Oregon Fisheries Update June 5th – June 11th, 2015

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Willamette Valley Fishing Report – Columbia River salmon anglers continue to be the beneficiaries of a larger than predicted spring salmon run. Department officials ok’d an additional fin-clipped Chinook in the daily bag limit so anglers are now allowed to retain 2 hatchery Chinook instead of the traditional one. This regulation remains in place until the summer Chinook opener mid-month. Catches have been good in the gorge although success rates change daily. Shad fishing is picking up at Bonneville Dam as well with the bulk of the run about to hit.

Be prepared for crowds wherever you fish as this Friday and Saturday, June 6th and 7th, are Oregon’s Free Fishing Weekend, during which no licenses or harvest cards are required to fish, crab or clam dig.

There are still some springers being caught on the lower Willamette. It’s pretty much a hardware show now. Catch and release sturgeon fishing has slowed although shad fishing is pretty good in Oregon City although low flows make it challenging to fish.

McKenzie River levels and flows remain fishable although steelhead is very slow here. A better bet might be trout fishing.

The Santiam system is low and clear. With the poor showing of steelhead this year, fishing has been slow.

Clackamas anglers are facing the result of little rain and a poor snowpack: low, clear conditions continue to challenge anglers here. There are a few summer steelhead in the system as well as springers although fishing is slow overall.

Sandy River levels are also quite low although anglers have a proverbial light at the end of the tunnel here: the spring Chinook run has yet to reach its peak here.

North Coast Fishing Report – Spring Chinook is still on the minds of many Tillamook area anglers. The lower bay has produced poorly in recent days but there are fair numbers of fishers working the upper bay with spinners and herring with some degree of success. Given the extreme low water conditions for district rivers however, it’s a wonder that catch rates aren’t better than they are.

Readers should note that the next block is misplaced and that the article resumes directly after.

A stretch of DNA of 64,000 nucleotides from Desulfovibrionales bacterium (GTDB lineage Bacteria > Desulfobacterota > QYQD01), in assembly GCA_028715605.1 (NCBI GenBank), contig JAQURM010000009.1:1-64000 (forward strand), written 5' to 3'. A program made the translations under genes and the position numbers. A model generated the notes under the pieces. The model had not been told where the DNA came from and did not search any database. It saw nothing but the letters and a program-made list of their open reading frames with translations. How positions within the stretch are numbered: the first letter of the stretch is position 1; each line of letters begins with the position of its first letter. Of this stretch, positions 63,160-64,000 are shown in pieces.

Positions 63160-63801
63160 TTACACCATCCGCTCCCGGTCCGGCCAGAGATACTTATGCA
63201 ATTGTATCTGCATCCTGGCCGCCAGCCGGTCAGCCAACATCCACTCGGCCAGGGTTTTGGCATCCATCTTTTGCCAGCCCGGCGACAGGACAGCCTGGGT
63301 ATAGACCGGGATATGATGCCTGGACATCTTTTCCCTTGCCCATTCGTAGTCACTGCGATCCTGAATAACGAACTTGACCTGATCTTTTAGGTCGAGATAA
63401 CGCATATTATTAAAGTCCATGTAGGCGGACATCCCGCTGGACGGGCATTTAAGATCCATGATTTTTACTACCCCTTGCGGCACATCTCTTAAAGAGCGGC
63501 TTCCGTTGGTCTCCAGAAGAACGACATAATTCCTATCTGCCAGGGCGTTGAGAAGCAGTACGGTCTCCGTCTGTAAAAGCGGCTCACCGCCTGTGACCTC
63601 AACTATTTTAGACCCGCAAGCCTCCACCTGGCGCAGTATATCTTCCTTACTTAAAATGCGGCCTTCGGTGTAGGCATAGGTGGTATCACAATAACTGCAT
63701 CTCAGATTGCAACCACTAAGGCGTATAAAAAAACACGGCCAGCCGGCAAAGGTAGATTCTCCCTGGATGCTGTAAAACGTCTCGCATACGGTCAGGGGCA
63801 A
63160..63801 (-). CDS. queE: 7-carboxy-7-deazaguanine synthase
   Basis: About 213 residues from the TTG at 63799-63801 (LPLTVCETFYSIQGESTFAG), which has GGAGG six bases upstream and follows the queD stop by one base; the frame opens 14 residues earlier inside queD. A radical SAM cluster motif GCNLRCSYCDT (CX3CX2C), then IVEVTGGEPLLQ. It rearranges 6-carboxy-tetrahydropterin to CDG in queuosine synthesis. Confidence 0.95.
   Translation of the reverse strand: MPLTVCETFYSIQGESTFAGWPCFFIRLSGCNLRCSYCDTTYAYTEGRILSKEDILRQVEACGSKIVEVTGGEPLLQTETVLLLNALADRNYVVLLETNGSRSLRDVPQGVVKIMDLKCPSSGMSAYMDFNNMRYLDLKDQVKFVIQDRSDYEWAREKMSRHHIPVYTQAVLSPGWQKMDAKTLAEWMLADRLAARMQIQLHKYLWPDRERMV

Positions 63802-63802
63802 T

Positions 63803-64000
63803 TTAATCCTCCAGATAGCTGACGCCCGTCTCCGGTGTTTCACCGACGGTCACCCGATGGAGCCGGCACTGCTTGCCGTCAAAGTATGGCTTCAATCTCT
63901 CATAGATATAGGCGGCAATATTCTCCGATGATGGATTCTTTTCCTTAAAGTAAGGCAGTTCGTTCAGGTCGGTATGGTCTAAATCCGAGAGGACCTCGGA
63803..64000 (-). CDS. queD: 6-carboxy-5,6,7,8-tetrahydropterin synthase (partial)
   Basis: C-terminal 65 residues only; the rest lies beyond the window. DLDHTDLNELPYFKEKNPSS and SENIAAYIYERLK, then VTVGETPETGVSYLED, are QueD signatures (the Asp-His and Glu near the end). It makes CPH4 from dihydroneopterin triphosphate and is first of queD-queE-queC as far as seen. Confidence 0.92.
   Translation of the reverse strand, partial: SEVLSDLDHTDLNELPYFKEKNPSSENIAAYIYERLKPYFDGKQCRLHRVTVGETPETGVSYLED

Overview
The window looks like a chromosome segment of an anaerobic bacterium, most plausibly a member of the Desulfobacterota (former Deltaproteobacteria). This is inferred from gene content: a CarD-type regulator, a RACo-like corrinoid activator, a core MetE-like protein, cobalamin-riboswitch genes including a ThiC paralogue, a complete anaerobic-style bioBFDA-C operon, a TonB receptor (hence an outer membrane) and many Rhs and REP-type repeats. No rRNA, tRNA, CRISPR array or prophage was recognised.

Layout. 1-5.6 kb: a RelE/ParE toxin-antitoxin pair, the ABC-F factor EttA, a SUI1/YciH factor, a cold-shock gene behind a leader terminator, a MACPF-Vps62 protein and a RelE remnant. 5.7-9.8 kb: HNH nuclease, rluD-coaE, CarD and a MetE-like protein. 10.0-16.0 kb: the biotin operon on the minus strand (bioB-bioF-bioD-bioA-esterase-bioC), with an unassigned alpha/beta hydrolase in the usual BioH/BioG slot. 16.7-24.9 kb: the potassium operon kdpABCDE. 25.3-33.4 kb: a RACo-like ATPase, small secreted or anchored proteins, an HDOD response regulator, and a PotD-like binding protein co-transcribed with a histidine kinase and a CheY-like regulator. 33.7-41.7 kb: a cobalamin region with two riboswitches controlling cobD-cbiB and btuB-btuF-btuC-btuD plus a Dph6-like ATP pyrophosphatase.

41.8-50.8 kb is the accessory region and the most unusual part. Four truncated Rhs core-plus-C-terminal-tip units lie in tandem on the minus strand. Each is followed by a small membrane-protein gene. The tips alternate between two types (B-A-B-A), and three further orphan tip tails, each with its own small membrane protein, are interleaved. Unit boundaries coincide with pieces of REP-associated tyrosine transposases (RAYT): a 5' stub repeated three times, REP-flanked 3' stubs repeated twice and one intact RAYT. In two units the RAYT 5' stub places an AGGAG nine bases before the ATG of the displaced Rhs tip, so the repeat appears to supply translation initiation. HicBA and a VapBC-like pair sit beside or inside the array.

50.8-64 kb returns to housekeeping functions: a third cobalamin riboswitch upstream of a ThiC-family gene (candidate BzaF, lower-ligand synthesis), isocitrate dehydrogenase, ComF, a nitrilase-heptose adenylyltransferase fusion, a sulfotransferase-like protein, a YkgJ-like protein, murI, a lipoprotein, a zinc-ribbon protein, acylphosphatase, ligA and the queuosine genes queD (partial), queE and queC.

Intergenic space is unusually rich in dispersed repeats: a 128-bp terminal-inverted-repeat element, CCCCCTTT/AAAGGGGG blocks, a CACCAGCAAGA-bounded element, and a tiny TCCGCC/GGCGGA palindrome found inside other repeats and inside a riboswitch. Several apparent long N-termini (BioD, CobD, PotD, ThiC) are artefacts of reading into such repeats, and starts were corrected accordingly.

The lower reaches of the Trask and Nestucca and to a smaller degree the Wilson, are holding fish. There are few tidewater anglers but those that know these waters are taking a few fish on the current tide series. Upriver, anglers are having to target the extreme deep holes during early morning hours to find success. There are fair numbers of springers present at the hatchery hole on the Trask but they are lock-jawed. It’s much the same on Three Rivers.

The halibut quota is yet to be updated but anglers, especially out of Newport have been doing well enough to be worried about a pre-mature closure. More will be revealed in the coming week. Bottomfishing remains excellent out of Garibaldi but the charter fleet is concentrating their effort near Arch Cape right now.

Sturgeon fishing out of Astoria remains excellent with few folks participating.

Bottomfishing out of Astoria, on the south jetty is epic but lingcod are hard to come by.

Central & South Coast Reports – The next chance to fish all-depth halibut will be June 11-13 and June 25-27 providing the quota didn’t fill during the previous opener in the last week of May. It has filled in one or two openings in years past.

Fishing for rockfish has been good off the central Oregon coast while lingcod fishing has been only fair this week. It should be a good weekend to try with mild offshore conditions forecast although an afternoon wind is very likely.

Coastal streams and estuaries have been producing sea-run cutthroat trout early this year. Spinning or fly tackle will take them.

The ocean season or hatchery coho will open June 27th for a quota of 55,000 fish or August 6th, whichever comes first.

The pinkfin perch fishery has continued to produce limits at Winchester Bay for those who can find concentrations of fish. Crabbing has been good in the ocean outside the bay. Shad and smallmouth fishing is good in the Umpqua River.

The Oregon Health Authority issued an advisory for dangerous levels of bacteria at a beach in Coos County. Water samples showed higher-than-normal levels of fecal bacteria at Sunset Bay State Park beach.

Springers are still being caught on the lower Rogue although action has slowed in low water conditions. The middle Rogue is slow while fishing on the upper river has been good.

Boats launching out of the Port of Brookings are taking Chinook occasionally as they wait for the salmon to make their way near shore. Bottomfishing has been good.

Central & Eastern – Fishing has been fair to good on the challenging Metolius River.

Odell Lake is producing fair to good catches of kokanee.

The Imnaha River opens to spring Chinook fishing on Saturday, June 6th. Grande Ronde anglers may start fishing for Chinook on June 13th.

SW Washington – The Cowlitz is slowing for spring Chinook and has yet to light up for summer steelhead. Summer steelhead should start to make up a larger percentage of the fish but the peak is still weeks away.

Most anglers are focusing their efforts on the mainstem Columbia and action in the Longview to estuary reach is pretty good. Bank anglers should see some fair opportunity on the current minus tide series and steelhead numbers should be building. Summer Chinook should start to make a stronger showing too.